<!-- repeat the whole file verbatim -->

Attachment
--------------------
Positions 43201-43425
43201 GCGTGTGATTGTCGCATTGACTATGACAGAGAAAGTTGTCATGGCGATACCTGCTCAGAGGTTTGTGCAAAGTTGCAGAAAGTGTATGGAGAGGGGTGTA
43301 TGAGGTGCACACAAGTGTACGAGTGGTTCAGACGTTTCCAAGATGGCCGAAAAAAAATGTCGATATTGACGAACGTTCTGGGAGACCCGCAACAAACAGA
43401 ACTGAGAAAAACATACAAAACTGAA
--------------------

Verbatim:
Positions 43201-43425
43201 GCGTGTGATTGTCGCATTGACTATGACAGAGAAAGTTGTCATGGCGATACCTGCTCAGAGGTTTGTGCAAAGTTGCAGAAAGTGTATGGAGAGGGGTGTA
43301 TGAGGTGCACACAAGTGTACGAGTGGTTCAGACGTTTCCAAGATGGCCGAAAAAAAATGTCGATATTGACGAACGTTCTGGGAGACCCGCAACAAACAGA
43401 ACTGAGAAAAACATACAAAACTGAA